Once the emergence began in most areas, some cool weather in May slowed things down in some places. Simon says a rainy Memorial Day weekend gave her a chance to see cicadas emerging in suboptimal conditions. “I was surprised to see nymphs able to eclose at 12 degrees Celsius temps with a light drizzle, but instead of taking one hour to get out of the shell, they would take something like five hours, and then the cuticle hardening/tanning process took place much more slowly, increasing the cicadas’ vulnerability.”
Mike Raupp, Ph.D., professor emeritus in the Department of Entomology at the University of Maryland, conducted several media interviews on Brood X cicadas in his neighbors’ yards in Columbia, Maryland.
Cicadas were an object of fascination for one young entomologist, whose mother, Karen Maguylo, shared that her son “collects the cicadas and tries to find their tymbal or ovipositor to figure out if it’s male or female. If that fails, he gets it to make a sound to figure it out.” (Photo courtesy of Karen Maguylo)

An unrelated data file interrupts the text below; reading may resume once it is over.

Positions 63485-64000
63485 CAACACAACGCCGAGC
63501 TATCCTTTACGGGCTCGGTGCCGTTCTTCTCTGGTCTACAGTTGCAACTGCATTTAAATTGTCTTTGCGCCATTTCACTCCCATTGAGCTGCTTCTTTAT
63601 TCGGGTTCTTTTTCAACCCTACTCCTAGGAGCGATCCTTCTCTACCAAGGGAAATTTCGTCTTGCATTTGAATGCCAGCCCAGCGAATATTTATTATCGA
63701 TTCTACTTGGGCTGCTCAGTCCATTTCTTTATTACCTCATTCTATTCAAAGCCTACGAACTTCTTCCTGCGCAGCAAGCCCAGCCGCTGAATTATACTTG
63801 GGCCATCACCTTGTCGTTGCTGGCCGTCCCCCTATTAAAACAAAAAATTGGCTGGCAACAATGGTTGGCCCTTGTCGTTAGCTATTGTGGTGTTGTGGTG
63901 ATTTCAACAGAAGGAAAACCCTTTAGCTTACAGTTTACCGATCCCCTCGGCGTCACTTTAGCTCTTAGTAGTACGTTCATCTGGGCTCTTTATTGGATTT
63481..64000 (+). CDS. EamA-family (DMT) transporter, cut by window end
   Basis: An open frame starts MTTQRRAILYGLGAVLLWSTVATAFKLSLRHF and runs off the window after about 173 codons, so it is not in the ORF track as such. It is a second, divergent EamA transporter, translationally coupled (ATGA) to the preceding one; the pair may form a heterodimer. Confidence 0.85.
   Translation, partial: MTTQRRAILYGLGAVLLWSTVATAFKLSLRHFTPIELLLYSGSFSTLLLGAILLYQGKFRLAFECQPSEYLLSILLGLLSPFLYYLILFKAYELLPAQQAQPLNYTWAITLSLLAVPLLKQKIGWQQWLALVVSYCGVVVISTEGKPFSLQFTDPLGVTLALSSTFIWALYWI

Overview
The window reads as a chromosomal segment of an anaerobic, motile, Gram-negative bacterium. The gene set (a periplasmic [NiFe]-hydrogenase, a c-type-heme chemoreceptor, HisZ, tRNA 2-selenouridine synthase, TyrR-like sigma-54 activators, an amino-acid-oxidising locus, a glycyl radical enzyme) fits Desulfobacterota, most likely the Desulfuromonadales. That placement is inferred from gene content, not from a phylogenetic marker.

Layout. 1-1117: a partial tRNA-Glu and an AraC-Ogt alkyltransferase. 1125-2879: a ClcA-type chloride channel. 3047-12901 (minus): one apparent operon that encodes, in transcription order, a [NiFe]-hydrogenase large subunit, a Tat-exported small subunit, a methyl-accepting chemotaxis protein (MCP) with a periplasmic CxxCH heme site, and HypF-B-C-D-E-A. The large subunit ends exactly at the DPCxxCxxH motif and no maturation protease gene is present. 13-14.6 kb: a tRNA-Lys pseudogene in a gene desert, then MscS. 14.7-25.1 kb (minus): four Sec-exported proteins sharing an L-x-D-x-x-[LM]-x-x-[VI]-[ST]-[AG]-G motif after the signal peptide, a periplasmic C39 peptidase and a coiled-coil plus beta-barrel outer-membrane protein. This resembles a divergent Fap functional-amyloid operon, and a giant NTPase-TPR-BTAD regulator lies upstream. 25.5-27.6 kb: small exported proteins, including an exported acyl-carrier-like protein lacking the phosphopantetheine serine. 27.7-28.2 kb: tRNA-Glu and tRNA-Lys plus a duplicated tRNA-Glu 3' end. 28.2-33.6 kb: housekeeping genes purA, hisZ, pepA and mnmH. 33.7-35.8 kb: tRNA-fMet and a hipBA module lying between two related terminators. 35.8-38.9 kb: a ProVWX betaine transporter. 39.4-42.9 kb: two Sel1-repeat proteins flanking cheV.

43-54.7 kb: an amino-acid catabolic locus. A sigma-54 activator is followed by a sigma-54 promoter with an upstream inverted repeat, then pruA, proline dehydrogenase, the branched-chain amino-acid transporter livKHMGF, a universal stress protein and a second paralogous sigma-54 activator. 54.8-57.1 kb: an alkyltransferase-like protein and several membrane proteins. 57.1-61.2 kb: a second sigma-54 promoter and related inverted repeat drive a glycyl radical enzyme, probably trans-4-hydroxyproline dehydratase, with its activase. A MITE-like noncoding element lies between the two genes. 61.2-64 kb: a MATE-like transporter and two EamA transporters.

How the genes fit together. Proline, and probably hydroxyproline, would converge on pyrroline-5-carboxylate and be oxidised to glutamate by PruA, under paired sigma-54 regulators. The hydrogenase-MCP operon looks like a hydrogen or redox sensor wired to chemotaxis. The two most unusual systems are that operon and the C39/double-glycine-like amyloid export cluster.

Raupp’s neighborhood in Columbia, Maryland, is right in the heart of Brood X country, and on several occasions he invited reporters and news crews doing stories on the cicadas to visit him there. He says his neighbors’ yards such as the one in this segment with ABC’s World News Now (screenshot above) are “surely the most viewed landscape of cicadas in the world. … The neighbors had lots of fun with this.”
University of Maryland entomology professor Dan Gruner, Ph.D., centered his spring “Principles of Ecology” class on the cicada emergence, with students measuring soil temperatures in anticipation of Brood X’s arrival. “Many students were having a difficult time in their third semester under pandemic lockdown, so I think they felt some empathy for the momentous occasion as the cicadas clawed their way from belowground in the spring,” he says.
Elsewhere, in a scene that likely occurred all across the Brood X range, cicadas were an object of fascination for one young entomologist (pictured above), whose mother, Karen Maguylo, shared that her son “collects the cicadas and tries to find their tymbal or ovipositor to figure out if it’s male or female. If that fails, he gets it to make a sound to figure it out.”
Finally, as we cap off the 2021 edition of Brood X, we can remember them with a song, by entomologist Samuel Ramsey, Ph.D. May this tune be playing in our heads until 2038.